“A fashion sensibility is something that’s quite important – creating a desire that speaks to women directly,” she says. “You go to Tiffany to shop because you want to shop, not necessarily because it’s an occasion or a moment in your life. Women are buying jewellery themselves so much more now. As the brand’s first woman design director – I love jewellery, I wear jewellery, I love fashion – it’s a natural progression for me and the brand to really speak to them,” she says.

Tiffany & Co.

In Tiffany T, the “T” motif becomes the mechanism or part of the structure instead of being stamped or logoed, creating a graphic yet sophisticated look.

Her debut collection Tiffany T reflects both her undeniably modern aesthetic and changes in consumers’ approach to fine jewellery. Centred on the graphic shape and sharp angles of the letter T, its 18K gold and sterling silver creations (from $800 for a sterling silver ring to over $145,000 for a statement necklace) fall into two contrasting camps: very fine or very bold (she admits it’s “sort of extreme”).

Within the former, one would find delicately wrought earrings and necklaces like the Tiffany Smile, as well as skinny wire bracelets made of elasticated metal that open and close with a simple twist. The latter category includes chunkier square bracelets and bold cuffs like the Wide Bar, which resembles the cuffs of a man’s shirt. Connecting all the pieces is the unmistakable T element, whether it appears in the links of a chain necklace, within the structure of a ring, or as a cut-out on a cuff.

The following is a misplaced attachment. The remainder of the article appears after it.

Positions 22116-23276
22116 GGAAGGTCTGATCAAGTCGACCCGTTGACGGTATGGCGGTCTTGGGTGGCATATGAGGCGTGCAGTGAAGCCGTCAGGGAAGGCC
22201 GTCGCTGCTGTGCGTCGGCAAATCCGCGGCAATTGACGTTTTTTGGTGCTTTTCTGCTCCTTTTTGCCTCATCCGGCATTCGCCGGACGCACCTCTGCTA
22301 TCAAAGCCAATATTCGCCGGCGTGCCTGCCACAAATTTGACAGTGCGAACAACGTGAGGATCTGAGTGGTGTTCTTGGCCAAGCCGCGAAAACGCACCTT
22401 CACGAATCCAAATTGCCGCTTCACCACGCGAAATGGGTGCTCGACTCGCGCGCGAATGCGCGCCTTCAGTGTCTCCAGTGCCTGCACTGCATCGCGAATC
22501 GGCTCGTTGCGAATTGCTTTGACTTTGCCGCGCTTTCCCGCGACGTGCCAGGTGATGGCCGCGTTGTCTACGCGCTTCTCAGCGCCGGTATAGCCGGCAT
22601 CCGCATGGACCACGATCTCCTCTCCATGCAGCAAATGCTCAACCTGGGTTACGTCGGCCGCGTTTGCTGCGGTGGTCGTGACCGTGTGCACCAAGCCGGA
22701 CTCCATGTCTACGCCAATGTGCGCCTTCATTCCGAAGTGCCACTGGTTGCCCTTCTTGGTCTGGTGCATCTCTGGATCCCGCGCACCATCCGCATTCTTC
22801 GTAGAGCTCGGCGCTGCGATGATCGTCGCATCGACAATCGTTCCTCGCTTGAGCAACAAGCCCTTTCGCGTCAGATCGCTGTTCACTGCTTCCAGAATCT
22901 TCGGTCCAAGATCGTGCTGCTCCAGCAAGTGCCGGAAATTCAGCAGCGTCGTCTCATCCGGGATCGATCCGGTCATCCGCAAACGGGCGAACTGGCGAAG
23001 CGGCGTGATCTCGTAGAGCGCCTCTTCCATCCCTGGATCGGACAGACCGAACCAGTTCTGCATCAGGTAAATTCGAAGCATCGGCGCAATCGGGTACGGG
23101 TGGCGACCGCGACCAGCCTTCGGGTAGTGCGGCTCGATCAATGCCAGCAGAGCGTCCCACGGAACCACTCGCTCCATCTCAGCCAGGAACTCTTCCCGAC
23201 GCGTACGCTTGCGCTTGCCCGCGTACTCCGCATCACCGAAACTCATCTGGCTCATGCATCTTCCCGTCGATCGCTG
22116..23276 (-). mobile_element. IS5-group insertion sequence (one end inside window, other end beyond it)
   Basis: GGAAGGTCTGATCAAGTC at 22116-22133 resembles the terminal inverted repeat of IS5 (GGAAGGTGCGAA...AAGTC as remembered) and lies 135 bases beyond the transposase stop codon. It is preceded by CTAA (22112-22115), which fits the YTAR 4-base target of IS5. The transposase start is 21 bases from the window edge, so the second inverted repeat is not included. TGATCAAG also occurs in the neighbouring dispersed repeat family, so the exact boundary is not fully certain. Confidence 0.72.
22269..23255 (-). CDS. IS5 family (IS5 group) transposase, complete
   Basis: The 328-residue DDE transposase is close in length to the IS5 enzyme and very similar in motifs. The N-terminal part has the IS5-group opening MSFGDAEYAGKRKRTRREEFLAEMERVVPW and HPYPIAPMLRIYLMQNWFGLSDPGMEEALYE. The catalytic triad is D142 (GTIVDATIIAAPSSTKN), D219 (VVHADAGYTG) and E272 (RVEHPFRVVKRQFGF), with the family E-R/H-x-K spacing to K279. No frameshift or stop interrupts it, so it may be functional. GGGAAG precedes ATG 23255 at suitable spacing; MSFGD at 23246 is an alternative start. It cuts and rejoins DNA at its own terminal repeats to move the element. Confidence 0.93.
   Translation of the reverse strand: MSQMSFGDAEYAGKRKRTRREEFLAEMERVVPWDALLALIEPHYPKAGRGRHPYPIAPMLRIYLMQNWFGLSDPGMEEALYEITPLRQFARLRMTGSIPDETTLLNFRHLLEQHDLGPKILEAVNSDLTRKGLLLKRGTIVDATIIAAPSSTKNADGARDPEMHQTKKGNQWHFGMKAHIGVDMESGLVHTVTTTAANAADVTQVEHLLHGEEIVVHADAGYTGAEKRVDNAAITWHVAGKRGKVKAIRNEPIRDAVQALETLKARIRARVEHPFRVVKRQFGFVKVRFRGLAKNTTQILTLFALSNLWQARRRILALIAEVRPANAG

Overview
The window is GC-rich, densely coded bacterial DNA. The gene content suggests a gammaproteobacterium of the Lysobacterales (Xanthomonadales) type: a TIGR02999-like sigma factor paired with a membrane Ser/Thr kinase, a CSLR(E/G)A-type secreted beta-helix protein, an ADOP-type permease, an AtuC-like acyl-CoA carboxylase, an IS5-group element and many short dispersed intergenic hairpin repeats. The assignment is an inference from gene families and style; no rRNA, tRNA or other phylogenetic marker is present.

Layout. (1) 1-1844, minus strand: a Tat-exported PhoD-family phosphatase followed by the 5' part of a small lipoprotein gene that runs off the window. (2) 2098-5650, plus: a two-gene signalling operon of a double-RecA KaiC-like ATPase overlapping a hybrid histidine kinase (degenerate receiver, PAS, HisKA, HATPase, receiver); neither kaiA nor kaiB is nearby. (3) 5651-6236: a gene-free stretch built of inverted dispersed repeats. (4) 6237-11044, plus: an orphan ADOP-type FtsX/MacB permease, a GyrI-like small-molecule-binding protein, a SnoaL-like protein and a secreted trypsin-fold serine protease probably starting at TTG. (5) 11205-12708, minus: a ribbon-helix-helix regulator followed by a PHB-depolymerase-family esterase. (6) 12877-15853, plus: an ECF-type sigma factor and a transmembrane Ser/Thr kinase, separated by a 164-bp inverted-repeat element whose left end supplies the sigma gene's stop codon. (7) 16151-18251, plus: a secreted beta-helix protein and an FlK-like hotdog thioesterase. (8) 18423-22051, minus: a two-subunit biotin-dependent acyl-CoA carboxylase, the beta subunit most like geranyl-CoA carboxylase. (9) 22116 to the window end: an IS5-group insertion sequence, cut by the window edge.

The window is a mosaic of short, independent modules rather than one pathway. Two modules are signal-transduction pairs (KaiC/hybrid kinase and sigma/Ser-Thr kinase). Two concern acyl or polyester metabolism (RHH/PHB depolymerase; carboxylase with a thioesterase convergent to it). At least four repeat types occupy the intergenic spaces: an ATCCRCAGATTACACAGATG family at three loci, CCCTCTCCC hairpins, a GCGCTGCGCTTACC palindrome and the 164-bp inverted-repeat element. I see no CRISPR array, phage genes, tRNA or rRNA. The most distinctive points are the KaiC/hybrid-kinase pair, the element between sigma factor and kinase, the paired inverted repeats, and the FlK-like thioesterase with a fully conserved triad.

Describing the pieces as “super unfussy” with a comfort and ease about them, she sees them as items that women can effortlessly pair with whatever they wear day to day, never mind the norms of fine jewellery as something precious. “I think it helps if they’re not fussy because then you don’t get bored or tire of them. I’ve always loved day jewellery, like diamonds in bezel settings, because they’re very casual and sporty. And increasingly, women are feeling that they can create their own trends – they don’t need to follow a structure like having diamonds for evening. All of that is breaking down because women are dictating things rather than conforming,” she says.

Tiffany & Co.

Tiffany T bangles in rose gold and yellow gold and (from left) rings in yellow gold, yellow gold with diamonds, sterling silver and rose gold. Top, 3.1 Phillip Lim. Pants, DKNY

At the heart of Tiffany T is the spirit of New York, the brand’s home base. The raw energy, toughness and sophistication of the city and its female denizens are what Amfitheatrof wants to channel with the collection. “New York sort of has its own heartbeat, its own rhythm – it’s a hard, crazy city yet the women look so beautifully put together,” she says. “There’s an ease, a casualness and even ‘street-ness’ about them – they’re sporty, but elegant too. I think Tiffany T symbolises a lot of that because it’s very approachable, but also very strong.”

It goes without saying that expectations are high for the collection, with Amfitheatrof, and certainly the company, hoping it will become an icon with global appeal. She says: “I think Tiffany T is pretty democratic in the sense that it can be for 20-year-olds and  60-year-olds too. Because it’s at that level of modernity and simplicity and has a certain sort of aesthetic, it’s approachable to every age group.”

PHOTOGRAPHY ELVINA FARKAS/ANUE MANAGEMENT
STYLING IMRAN JALAL, assisted by Deanna Koh  HAIR DENNIS SEAH/MOSCHE GRAND HYATT
MAKEUP ROS CHAN, USING YVES SAINT LAURENT BEAUTE  MODEL MILENA Z/AVE

This story first appeared in the Oct 2014 issue of Female magazine

Like this? Check out Tiffany & Co.’s diamonds collection